At least in Europe, the merger of Hewlett-Packard (HP) and Compaq won't lead to massive layoffs among sales and service employees, HP Chairman and Chief Executive Officer (CEO) Carly Fiorina said Monday.
"We will not be cutting back on feet on the street (in Europe). With this one move we have doubled the size of our sales force and doubled the size of our professional services," Fiorina said in a question and answer session here at International Data Corp.'s European IT Forum. She took questions after a keynote speech she delivered via satellite from the U.S. because of travel restrictions after the attacks on the U.S.
European management at "the new HP" will be hit, as the company seeks to save US$2.5 billion annually through operational synergies, largely by slashing 15,000 jobs.
"We have overlapping management in some cases. That's a question of making personnel decisions in as rapid a manner as we can," Fiorina said, noting that the management structure at HP and Compaq across Europe is very similar.
Fiorina also said the Compaq brand won't disappear.
"Compaq isn't going away. The Compaq brand has a lot of equity. We will be using the Compaq brand in some of our products," she said.
In her keynote, Fiorina defended the takeover of Compaq and responded to criticism voiced by analysts and others that the merger is a defensive move and in response to PC market consolidation.
"This is not about PCs, but about enterprise computing. The real synergies in this merger come from enterprise computing, not PCs. This is not a defensive move; it is an offensive move. About leading, not following. We intend to reshape the economics of the industry and our competitors will follow," she said.
Fiorina touted "market unifying standards and architectures," which HP/Compaq intends to follow, as the way ahead for the technology industry and the key for customers to be in control. She took a blow at rivals IBM Corp. and Sun Microsystems Corp. as businesses that "sell to the customer once and collect proprietary margins for years to come."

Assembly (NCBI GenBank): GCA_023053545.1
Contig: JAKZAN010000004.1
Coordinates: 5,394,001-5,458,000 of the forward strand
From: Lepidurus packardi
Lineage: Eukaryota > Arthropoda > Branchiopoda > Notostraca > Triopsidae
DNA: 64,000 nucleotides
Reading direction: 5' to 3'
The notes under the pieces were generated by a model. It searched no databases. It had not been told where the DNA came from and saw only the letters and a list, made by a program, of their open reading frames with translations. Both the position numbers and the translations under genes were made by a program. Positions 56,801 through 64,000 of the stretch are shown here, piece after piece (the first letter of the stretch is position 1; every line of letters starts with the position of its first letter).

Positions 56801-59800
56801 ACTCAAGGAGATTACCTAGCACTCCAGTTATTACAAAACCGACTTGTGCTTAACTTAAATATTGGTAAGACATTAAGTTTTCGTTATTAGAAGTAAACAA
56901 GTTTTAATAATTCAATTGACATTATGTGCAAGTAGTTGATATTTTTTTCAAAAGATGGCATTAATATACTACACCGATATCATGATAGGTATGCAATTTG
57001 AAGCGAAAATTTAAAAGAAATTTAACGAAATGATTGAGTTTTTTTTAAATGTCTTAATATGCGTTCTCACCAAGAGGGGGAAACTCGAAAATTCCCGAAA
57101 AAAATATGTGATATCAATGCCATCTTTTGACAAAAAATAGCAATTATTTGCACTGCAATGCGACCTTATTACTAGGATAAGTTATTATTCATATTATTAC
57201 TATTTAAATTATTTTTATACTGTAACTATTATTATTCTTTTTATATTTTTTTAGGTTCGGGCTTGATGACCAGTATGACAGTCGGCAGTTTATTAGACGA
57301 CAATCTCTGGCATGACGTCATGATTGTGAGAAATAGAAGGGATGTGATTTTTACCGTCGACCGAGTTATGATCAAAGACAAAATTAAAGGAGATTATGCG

Vendors who rely on vertically-integrated proprietary technology architectures will lose the battle with vendors who choose open standards, as the technology industry becomes comparable with the home entertainment industry or the automotive field, Fiorina said.
"Vertical integration didn't work for Henry Ford and it won't work for IBM or Sun," she said.
Taking a swipe at Dell Computer Corp., Fiorina said that vendors who solely base their business model on volume and velocity will not be able to survive in the long term, because of a long-term lack of research and development, marketing and sales power.
Talking about services, Fiorina admitted that a combined HP and Compaq doesn't match up with rival IBM Corp., but said it can compete by acquisitions, or by partnering.
"Certainly we are not of the scale yet as an IBM in the area of outsourcing and consulting. We would need to either grow organically or do some opportunistic acquisitions. We are a strong partner of Accenture Ltd., PricewaterhouseCoopers LLP, KPMG LLP. We have an opportunity to solidify a certain set of new partnerships, and interestingly all of those partners have a common enemy," Fiorina said.
Looking ahead, Fiorina said the disastrous terrorist attack on the U.S. has dipped the economy into further uncertainty.
"I do not see a rebound at anytime in 2001, it is more likely in the second end of 2002. It would not be a hockey stick rebound, but a gradual rebound. With last week's events, honestly, it is very difficult at this point. It is too soon to tell."
The merger won't be affected by the terror in the U.S. or by the slide of HP and Compaq stock after the merger announcement, Fiorina said.
One member of the audience noted that Fiorina is grim about the economy and isn't looking to the future.
"This is confirmation that the recession will last more than one year, that nobody is confident about recovery. Also, I haven't seen any dependable forecast about new technology surfacing," said Gianmario Motta, a director at Italian IT services company Informatica and Telecomunicazioni SpA.
"We've seen orientation into the past, instead of the future," he said.
IDC's European IT Forum continues until Tuesday Sept. 18.
Photograph: Carly Fiorina